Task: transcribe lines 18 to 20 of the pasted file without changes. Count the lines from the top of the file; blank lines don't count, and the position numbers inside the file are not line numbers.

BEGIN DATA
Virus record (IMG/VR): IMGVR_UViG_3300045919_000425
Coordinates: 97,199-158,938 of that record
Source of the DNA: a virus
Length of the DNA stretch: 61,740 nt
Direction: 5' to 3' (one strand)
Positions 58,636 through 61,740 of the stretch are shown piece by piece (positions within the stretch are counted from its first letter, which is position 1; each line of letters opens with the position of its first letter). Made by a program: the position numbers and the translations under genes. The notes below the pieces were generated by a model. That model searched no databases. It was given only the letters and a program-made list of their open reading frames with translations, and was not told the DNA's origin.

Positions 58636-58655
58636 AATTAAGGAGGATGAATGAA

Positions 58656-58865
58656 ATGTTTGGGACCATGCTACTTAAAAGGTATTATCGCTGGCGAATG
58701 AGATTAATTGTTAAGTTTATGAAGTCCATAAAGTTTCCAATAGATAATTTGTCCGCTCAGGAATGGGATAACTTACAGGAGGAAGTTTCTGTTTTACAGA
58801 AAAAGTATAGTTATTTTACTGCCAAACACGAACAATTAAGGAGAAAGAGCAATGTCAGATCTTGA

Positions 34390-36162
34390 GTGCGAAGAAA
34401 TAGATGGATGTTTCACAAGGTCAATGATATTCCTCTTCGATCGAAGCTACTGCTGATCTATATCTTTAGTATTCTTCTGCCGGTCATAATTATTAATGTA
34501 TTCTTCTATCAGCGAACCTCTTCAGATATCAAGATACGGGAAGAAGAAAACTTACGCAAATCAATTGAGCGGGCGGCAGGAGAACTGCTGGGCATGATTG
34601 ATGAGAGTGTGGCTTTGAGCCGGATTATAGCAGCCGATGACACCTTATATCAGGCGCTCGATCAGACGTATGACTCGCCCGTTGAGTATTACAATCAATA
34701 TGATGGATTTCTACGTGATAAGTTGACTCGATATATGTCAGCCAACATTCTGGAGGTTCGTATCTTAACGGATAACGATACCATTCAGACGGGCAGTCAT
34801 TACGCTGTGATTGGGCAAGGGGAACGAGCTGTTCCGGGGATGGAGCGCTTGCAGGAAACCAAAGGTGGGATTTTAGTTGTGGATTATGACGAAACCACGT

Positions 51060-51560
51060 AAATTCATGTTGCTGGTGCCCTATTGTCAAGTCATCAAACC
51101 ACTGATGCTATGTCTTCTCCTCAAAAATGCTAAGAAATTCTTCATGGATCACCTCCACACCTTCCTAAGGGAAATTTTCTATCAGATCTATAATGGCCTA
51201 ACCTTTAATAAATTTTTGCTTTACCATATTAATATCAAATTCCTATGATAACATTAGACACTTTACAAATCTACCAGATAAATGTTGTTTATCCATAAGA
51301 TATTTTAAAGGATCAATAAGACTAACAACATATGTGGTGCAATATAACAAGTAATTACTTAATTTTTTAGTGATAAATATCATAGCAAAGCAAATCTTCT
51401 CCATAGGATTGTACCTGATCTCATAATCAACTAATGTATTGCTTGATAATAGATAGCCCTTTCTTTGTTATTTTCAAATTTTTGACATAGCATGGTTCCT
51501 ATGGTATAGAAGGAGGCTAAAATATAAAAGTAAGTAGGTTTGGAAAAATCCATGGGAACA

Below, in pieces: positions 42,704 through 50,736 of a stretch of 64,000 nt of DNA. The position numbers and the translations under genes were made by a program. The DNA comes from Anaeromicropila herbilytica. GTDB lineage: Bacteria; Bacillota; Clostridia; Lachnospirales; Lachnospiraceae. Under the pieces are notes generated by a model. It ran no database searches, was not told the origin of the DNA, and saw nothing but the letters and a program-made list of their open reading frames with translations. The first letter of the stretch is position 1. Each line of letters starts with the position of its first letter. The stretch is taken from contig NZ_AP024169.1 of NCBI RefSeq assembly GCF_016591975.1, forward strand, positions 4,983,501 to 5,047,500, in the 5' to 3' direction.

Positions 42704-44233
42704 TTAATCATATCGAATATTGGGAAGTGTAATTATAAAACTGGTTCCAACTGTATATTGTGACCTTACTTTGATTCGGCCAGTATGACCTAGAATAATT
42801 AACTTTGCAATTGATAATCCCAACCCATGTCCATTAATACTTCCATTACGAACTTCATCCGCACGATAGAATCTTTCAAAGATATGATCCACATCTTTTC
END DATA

34701 TGATGGATTTCTACGTGATAAGTTGACTCGATATATGTCAGCCAACATTCTGGAGGTTCGTATCTTAACGGATAACGATACCATTCAGACGGGCAGTCAT
34801 TACGCTGTGATTGGGCAAGGGGAACGAGCTGTTCCGGGGATGGAGCGCTTGCAGGAAACCAAAGGTGGGATTTTAGTTGTGGATTATGACGAAACCACGT

Positions 51060-51560